Here are some strategies that have worked for me the past 14 days:
- Stay positive and stay focused on your goal. Nothing can drive you to buy a pack or take a puff if your mind is focused assiduously on your smoke-free future. A healthier, more productive phase of your life begins now, and begins with re-asserting your decision to ditch the cigarettes and all other forms of tobacco.
- Keep active at whatever you are doing, even relaxing. It sounds counter-intuitive, but keeping your mind active and educated about the addiction is of prime importance. Do plenty of breathing exercises, and learn to inhale fresh air again. It is life-sustaining and refreshing!
- Do not be discouraged by cravings or 'not feeling quite like yourself'. This is the time to re-learn yourself and your environment. It might be getting back to basics for most of us, but it should be both a humbling and a learning experience for most of us. Discover again those things you had enjoyed before tobacco 'took-over'.
- Remember always that the benefits of quitting swiftly outweigh the temporary inconvenience or distress of any withdrawal or cravings.
- Accept that this period of time will most likely be a good challenge. A successful smoke-free phase bears the mark of a good tool kit: variety and number, and the most-used tools at quick reach.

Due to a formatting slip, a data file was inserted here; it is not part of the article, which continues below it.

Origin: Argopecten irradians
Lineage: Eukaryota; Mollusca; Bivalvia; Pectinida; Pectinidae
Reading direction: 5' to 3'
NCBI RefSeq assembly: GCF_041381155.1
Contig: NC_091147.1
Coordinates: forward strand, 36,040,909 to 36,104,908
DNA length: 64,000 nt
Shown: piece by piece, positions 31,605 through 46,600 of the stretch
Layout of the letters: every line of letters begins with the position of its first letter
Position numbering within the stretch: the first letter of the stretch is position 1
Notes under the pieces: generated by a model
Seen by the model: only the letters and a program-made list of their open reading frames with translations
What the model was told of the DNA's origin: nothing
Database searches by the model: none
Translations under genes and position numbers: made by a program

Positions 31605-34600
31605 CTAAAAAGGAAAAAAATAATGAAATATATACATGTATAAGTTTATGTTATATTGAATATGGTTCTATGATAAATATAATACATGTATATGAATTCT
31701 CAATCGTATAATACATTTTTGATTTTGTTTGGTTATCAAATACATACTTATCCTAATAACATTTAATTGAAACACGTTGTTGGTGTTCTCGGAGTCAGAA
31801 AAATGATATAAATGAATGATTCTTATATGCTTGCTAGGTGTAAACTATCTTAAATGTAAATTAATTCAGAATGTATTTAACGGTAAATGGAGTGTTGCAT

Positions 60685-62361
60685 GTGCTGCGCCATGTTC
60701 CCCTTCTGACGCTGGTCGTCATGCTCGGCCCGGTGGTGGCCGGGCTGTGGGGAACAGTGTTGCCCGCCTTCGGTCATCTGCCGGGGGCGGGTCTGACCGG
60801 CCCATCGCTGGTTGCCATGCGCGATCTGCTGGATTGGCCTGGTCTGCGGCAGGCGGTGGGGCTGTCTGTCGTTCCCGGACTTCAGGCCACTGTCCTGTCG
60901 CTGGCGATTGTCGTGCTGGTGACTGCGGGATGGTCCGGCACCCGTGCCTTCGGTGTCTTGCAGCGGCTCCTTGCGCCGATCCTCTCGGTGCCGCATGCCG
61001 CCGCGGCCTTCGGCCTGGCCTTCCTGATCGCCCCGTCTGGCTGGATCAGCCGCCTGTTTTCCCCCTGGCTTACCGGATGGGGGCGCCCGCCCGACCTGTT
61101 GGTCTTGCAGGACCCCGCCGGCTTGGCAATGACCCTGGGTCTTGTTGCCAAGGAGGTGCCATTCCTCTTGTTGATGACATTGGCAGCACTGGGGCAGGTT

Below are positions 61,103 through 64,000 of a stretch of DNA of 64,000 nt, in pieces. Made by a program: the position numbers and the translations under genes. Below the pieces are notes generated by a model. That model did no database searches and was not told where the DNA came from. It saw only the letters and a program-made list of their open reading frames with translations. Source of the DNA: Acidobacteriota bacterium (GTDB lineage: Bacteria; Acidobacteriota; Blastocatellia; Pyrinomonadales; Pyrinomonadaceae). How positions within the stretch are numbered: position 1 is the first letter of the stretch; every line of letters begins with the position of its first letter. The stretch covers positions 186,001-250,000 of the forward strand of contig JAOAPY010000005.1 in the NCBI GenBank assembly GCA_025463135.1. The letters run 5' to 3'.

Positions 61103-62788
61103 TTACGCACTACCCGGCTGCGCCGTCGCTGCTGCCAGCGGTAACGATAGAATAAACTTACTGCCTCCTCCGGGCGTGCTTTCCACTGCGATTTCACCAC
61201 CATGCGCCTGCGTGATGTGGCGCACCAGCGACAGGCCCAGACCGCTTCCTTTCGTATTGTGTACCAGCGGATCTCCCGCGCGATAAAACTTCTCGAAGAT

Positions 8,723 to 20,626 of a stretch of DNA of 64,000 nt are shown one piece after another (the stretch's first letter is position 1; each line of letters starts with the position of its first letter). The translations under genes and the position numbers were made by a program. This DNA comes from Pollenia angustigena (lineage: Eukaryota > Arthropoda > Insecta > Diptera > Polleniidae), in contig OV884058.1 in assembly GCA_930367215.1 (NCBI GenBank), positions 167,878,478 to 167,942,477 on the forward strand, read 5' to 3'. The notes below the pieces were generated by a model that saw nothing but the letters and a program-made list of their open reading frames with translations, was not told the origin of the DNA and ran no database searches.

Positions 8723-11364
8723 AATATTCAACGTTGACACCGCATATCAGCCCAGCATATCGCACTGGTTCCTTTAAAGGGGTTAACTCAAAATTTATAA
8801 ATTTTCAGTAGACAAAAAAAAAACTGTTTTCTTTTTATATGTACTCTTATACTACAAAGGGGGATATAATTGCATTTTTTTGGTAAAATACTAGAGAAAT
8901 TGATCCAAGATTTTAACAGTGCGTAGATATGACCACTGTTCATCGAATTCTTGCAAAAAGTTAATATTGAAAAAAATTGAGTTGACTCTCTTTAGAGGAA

- Try to increase your own discipline in other areas of your life. Resisting the nicotine urges takes discipline and practice, but the urges and cravings only come once-in-awhile. Gear up your response in other aspects of your life (keeping clean house, getting work accomplished, making it to work on time, ridding yourself of other bad habits) to match the effort you exert against the nicotine cravings.
And, here are some strategies I plan to use in the maintenance phase (to avoid complacency):
- Education. Continuing to read and re-read posts on this site & other sites, books and articles. Never a dull moment!
- Support. Maintaining and expanding my supports, online and in person.
- Persistence. Remembering my mantra - something to repeat, which reassures me of my decision.
- Resolve. Reminding myself of the three reasons I chose to begin a new phase of my life.
I thank you all so much for being so caring and supportive during this first phase of mine. I hope to add many more weeks to the short period of time that I have remained nicotine-free. I promise I will keep you and all people struggling with addiction in my prayers in the hope and faith that we can be saved from this condition.
Many blessings and best wishes for your holiday today and for your nicotine-free future! Thanks be to God!